Older patients with advanced ovarian cancer have higher rates of short-term morbidity and mortality, but there are ways to improve outcomes for these patients, according to a presentation at the ESMO Gynaecological Cancers Congress 2022.1
Accelerating diagnostic procedures and identifying geriatric vulnerability parameters are important, according to presenter Claire Falandry, MD, PhD, of Lyon Sud Hospital Center in Pierre-Bénite, France.
Dr Falandry also recommended avoiding emergency surgeries whenever possible and refraining from de-escalating therapy in patients who score high on standardized assessments of frailty.
Dr Falandry noted that age is a major contributor to early death for patients with advanced ovarian cancer. In a study of 9491 patients with stage III-IV ovarian cancer, 43.6% of patients died in the first year, and 26.0% died in the first 90 days after diagnosis.2 In a multivariate analysis, being older than 75 years of age was significantly associated with an increased risk of death at 90 days.
Surgery Can Increase Risk of Early Death
Emergency surgery is a predictor of poor short-term outcomes for older patients with ovarian cancer, according to a study by Thrall et al.3 The study included 5475 patients who were at least 65 years old and had surgery for advanced ovarian cancer. The 30-day mortality rate was 20.1% for patients who required emergency operations and 5.6% for those who had elective surgery.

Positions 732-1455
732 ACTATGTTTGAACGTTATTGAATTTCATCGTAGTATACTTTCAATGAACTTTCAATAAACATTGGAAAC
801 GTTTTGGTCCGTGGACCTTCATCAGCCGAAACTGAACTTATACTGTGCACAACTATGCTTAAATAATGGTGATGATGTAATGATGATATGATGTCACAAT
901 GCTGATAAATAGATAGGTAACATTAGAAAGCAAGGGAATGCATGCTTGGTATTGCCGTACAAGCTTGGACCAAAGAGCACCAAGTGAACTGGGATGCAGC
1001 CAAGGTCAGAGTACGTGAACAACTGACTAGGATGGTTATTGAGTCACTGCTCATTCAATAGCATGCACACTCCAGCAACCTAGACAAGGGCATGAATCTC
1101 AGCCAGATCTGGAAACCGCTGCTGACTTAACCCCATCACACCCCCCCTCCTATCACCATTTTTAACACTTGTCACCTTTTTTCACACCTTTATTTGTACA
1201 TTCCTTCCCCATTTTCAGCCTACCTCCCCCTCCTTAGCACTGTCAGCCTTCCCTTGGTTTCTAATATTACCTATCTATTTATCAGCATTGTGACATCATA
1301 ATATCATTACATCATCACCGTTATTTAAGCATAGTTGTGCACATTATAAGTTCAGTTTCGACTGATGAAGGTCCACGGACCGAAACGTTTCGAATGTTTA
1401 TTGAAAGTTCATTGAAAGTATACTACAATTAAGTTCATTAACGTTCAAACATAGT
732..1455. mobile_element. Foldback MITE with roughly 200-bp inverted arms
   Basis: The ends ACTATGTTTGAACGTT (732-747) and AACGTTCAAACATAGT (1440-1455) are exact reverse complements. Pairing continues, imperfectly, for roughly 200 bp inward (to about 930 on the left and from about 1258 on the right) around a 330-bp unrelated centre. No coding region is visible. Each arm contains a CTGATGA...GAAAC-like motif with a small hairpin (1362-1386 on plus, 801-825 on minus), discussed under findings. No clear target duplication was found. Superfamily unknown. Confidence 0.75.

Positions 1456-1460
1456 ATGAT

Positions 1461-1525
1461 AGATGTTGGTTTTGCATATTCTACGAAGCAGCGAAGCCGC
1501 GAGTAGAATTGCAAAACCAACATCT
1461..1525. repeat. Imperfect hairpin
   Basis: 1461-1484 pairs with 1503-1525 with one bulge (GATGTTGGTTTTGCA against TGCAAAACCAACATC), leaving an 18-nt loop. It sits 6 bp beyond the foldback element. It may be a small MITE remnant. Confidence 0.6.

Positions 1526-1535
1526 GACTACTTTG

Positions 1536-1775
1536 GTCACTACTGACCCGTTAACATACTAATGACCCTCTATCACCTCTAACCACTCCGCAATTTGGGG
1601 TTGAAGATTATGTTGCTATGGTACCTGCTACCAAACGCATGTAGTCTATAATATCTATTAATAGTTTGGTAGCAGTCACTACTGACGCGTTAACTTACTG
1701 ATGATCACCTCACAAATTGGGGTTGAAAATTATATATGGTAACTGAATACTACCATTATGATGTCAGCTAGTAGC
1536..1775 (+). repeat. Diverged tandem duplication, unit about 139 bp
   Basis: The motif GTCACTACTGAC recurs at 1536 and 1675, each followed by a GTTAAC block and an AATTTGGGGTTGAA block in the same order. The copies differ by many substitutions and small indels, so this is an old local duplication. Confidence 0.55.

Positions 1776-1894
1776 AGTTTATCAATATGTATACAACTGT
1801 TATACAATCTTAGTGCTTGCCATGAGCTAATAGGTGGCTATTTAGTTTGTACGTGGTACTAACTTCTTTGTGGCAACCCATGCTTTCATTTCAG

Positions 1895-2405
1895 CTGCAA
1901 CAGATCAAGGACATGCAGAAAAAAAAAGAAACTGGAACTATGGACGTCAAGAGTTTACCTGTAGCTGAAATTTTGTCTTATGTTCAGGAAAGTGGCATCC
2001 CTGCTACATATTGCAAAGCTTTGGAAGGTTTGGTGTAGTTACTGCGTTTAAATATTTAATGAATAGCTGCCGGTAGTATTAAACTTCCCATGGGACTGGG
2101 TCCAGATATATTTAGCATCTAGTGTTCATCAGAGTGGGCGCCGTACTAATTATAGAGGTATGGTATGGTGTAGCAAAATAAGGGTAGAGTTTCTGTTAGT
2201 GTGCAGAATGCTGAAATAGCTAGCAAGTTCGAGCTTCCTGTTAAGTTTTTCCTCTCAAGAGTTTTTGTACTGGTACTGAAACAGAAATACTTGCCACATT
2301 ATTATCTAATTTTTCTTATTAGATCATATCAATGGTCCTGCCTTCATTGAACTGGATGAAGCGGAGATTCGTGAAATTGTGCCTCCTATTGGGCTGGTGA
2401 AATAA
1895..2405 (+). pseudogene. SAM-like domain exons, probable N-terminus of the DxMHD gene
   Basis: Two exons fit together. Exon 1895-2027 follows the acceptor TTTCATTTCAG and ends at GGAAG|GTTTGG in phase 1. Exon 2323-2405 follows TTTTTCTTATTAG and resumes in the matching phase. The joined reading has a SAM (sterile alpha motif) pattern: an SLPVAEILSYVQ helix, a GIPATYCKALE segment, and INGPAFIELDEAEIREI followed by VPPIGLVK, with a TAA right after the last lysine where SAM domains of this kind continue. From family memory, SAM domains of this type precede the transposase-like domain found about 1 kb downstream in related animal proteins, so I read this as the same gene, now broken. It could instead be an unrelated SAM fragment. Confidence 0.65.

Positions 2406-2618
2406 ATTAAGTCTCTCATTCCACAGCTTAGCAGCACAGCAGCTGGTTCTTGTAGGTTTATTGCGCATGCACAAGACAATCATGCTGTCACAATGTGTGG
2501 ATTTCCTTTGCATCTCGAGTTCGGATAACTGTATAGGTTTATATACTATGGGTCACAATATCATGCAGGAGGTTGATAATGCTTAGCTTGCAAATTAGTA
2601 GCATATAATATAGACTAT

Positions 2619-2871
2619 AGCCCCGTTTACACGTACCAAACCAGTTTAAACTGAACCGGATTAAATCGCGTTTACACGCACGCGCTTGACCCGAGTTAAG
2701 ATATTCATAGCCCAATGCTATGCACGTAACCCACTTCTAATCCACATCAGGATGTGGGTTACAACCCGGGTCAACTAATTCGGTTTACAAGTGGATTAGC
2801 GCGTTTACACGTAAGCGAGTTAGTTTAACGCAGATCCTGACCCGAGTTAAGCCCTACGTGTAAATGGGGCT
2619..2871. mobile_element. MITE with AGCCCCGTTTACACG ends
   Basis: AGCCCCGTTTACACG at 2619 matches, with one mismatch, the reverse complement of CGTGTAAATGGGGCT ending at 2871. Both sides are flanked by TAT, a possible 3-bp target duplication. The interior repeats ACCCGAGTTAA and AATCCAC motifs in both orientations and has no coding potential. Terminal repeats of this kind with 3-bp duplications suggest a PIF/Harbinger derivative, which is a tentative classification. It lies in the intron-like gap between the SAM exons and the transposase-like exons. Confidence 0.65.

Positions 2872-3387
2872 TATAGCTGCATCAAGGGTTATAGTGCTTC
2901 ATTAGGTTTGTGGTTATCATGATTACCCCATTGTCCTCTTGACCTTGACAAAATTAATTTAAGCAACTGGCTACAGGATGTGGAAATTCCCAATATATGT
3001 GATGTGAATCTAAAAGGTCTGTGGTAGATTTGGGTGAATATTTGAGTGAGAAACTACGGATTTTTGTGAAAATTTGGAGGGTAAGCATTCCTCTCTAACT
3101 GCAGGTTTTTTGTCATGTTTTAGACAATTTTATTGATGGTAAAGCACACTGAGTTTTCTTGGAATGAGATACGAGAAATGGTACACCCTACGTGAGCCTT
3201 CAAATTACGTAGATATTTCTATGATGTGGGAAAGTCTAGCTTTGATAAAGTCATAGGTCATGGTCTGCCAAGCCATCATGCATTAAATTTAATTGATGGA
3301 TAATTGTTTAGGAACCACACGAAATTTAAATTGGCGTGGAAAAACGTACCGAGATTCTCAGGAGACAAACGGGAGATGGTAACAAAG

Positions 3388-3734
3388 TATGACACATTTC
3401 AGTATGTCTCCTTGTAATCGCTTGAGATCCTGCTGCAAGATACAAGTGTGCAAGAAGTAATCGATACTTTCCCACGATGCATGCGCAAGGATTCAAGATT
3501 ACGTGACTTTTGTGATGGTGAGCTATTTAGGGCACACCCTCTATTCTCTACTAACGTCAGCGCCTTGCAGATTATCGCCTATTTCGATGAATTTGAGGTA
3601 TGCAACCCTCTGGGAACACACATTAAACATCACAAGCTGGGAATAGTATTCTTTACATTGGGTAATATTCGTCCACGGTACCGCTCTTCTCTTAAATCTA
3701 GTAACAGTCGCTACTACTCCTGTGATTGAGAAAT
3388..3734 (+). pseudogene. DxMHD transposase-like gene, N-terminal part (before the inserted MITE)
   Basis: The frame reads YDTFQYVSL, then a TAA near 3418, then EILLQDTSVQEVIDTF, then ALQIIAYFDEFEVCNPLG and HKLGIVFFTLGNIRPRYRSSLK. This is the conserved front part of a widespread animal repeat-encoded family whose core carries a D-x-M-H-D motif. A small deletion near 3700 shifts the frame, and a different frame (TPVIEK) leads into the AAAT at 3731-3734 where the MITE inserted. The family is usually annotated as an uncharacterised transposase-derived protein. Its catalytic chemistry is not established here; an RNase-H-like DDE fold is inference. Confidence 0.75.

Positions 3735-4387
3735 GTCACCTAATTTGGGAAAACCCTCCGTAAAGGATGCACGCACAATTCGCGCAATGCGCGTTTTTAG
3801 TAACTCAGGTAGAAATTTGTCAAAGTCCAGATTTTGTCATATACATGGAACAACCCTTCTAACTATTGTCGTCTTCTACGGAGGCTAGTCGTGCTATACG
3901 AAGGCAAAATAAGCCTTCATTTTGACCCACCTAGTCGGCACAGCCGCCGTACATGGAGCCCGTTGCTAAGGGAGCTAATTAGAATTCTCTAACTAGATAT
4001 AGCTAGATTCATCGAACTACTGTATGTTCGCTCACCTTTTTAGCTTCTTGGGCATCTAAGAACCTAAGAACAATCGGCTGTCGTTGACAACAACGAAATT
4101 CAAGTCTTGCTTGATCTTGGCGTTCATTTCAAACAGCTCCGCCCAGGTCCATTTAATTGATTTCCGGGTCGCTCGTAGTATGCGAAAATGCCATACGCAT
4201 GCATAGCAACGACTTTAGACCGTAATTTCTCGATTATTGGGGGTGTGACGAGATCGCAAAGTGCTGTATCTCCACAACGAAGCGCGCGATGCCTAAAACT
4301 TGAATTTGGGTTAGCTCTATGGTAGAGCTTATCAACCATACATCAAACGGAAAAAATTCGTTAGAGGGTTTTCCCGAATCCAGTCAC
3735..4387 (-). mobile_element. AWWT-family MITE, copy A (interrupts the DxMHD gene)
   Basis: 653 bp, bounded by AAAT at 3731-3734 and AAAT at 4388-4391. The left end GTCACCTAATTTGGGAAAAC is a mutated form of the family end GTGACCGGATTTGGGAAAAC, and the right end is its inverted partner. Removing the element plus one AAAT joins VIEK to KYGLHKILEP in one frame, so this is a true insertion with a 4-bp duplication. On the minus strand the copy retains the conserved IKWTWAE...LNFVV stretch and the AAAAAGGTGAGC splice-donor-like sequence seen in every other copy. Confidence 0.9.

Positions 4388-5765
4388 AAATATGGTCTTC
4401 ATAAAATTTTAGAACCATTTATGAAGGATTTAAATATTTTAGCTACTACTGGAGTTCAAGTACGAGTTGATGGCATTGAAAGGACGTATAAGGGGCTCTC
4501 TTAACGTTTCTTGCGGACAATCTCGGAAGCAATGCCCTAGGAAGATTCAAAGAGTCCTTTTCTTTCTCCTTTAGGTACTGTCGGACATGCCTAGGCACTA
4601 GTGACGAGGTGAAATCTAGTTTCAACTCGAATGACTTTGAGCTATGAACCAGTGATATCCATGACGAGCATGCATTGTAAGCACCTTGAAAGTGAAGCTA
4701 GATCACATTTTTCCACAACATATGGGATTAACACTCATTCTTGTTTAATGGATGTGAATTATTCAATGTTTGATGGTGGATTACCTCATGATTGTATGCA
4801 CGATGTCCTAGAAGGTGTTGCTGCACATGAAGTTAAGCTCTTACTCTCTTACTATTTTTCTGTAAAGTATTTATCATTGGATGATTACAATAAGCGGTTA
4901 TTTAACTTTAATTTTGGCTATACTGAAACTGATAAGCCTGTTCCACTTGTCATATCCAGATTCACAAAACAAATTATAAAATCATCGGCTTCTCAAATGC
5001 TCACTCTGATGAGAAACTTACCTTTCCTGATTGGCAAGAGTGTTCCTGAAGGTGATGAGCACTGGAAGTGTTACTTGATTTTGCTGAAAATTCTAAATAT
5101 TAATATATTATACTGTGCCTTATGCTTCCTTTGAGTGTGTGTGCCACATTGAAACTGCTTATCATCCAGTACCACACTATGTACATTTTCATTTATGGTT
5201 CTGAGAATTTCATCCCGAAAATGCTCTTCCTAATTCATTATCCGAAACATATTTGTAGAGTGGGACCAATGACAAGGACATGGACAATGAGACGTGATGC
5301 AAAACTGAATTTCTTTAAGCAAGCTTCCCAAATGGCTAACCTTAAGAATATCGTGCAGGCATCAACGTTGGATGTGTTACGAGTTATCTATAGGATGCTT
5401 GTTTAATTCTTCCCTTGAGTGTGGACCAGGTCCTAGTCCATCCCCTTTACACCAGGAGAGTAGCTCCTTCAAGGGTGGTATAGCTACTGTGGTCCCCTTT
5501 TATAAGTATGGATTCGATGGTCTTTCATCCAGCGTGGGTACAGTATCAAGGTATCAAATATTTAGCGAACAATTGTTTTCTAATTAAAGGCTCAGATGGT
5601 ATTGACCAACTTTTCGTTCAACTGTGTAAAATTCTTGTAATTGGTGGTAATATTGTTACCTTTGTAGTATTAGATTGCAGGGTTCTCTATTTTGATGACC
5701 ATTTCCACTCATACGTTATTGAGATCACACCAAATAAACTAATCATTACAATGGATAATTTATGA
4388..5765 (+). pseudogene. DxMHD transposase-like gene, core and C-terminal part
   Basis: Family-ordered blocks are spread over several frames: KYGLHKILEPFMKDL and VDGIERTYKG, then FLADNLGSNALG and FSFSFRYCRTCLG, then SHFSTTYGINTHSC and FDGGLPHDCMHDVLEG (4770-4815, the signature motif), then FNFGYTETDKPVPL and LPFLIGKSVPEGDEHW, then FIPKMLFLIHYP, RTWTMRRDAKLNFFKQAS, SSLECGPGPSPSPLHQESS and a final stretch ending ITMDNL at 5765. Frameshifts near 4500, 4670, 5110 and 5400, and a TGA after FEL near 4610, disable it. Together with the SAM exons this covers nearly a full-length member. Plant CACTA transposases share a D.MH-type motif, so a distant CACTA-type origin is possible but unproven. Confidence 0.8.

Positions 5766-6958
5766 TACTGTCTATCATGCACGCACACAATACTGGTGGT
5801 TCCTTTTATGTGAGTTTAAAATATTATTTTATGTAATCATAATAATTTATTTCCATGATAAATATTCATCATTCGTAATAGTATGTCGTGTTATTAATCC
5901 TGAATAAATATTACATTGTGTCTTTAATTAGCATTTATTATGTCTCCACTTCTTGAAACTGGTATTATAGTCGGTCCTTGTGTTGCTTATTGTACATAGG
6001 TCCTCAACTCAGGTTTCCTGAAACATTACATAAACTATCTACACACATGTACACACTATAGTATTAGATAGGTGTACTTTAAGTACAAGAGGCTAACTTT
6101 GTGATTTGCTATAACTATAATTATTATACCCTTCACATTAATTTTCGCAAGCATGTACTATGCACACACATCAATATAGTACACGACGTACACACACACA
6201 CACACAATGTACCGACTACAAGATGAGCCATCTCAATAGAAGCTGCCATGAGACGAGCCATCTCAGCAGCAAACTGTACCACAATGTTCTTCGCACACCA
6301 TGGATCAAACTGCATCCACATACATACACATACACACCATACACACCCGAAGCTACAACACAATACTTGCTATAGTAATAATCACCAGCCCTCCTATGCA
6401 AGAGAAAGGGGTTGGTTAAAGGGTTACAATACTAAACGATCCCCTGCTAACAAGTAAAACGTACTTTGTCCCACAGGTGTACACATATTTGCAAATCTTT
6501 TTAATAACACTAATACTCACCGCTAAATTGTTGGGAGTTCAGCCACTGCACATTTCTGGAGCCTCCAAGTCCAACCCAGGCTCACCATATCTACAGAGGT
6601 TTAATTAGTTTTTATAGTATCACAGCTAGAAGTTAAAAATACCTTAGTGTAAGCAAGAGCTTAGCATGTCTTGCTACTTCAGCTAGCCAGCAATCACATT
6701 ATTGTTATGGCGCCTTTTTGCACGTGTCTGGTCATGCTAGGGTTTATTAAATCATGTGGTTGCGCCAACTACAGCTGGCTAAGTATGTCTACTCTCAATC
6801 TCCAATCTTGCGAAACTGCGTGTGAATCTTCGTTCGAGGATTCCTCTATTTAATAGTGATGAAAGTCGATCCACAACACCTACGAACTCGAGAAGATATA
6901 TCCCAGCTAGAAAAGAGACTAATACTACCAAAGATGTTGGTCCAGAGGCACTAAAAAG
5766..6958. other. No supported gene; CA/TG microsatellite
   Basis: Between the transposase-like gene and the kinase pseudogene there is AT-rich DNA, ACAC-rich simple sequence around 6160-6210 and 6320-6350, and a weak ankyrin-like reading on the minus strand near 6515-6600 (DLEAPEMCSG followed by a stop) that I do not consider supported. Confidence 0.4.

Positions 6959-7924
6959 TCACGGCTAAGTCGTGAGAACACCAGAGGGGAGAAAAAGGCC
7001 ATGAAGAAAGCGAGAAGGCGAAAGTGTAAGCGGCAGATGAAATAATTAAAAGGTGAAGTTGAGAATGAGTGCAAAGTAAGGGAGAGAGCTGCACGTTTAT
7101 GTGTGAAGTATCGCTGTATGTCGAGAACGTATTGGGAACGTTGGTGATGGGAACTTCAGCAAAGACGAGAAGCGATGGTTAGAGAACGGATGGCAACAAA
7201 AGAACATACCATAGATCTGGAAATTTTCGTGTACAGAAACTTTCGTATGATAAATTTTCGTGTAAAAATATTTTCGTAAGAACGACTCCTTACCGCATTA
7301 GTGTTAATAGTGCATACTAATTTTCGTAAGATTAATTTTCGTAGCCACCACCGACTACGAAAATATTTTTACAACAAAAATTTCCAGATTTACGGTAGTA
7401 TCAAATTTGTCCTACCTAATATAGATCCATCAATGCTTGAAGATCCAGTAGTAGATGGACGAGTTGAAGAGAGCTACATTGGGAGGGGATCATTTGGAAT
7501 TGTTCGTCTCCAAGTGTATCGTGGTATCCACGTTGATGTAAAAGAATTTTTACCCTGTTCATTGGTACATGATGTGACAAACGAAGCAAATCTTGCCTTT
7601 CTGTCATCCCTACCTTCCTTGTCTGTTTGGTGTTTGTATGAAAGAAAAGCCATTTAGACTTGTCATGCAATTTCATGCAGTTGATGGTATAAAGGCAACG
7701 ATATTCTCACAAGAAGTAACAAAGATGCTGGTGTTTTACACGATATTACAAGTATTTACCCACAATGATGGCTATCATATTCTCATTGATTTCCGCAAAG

To reduce the likelihood that older patients will need emergency surgery, Dr Falandry advised accelerating diagnostic testing and interventions and promptly referring patients to centers with expertise in gynecologic oncology and geriatric care.
Dr Falandry noted, however, that even elective surgical procedures can pose short-term risks in older patients. In the study by Thrall et al, advancing age was significantly associated with an increase in 30-day mortality for patients undergoing elective surgery.3
In a multivariable analysis of the elective surgery group, patients who were 80 to 84 years of age had a more than 2-fold increase in the risk of 30-day mortality, compared with patients ages 65 to 69 years (relative risk [RR], 2.10; 95% CI, 1.36-3.24). Patients who were 85 years of age or older had an almost 5-fold increase in the risk of 30-day mortality (RR, 4.77; 95% CI, 3.07-7.42).
Geriatric Vulnerability Score Can Guide Management
The geriatric vulnerability score (GVS) can reveal patients who are most at risk of premature death and might benefit from certain interventions, according to Dr Falandry.
The GVS assigns 1 point to the following risk factors: albumin level below 35 g/L, lymphopenia (<1 × 10⁹/L), Katz Index of Independence in Activities of Daily Living score below 6, Lawton Instrumental Activities of Daily Living Scale score below 25, and Hospital Anxiety and Depression Scale score greater than 14.4
Patients without any of these factors have a score of 0 and are the lowest risk group. Those with a score of 5 are the highest risk group.
The researchers who developed the GVS found that a cutoff of 3 divides patients into 2 groups with significant differences in treatment completion, unplanned hospitalizations, severe adverse events, and overall survival.
A more recent study validated the GVS, suggesting that it “has high prognostic performance for overall survival in patients with advanced ovarian cancer.”5
Dr Falandry said that each geriatric vulnerability parameter in the GVS provides a target for a specific intervention to enhance treatment outcomes, including nutritional care, functional enhancement, psychosocial support, and environmental modification.
Without considering overall frailty, chronologic age is not as accurate a predictor of outcomes in older patients with ovarian cancer, nor does it provide targets for focused intervention.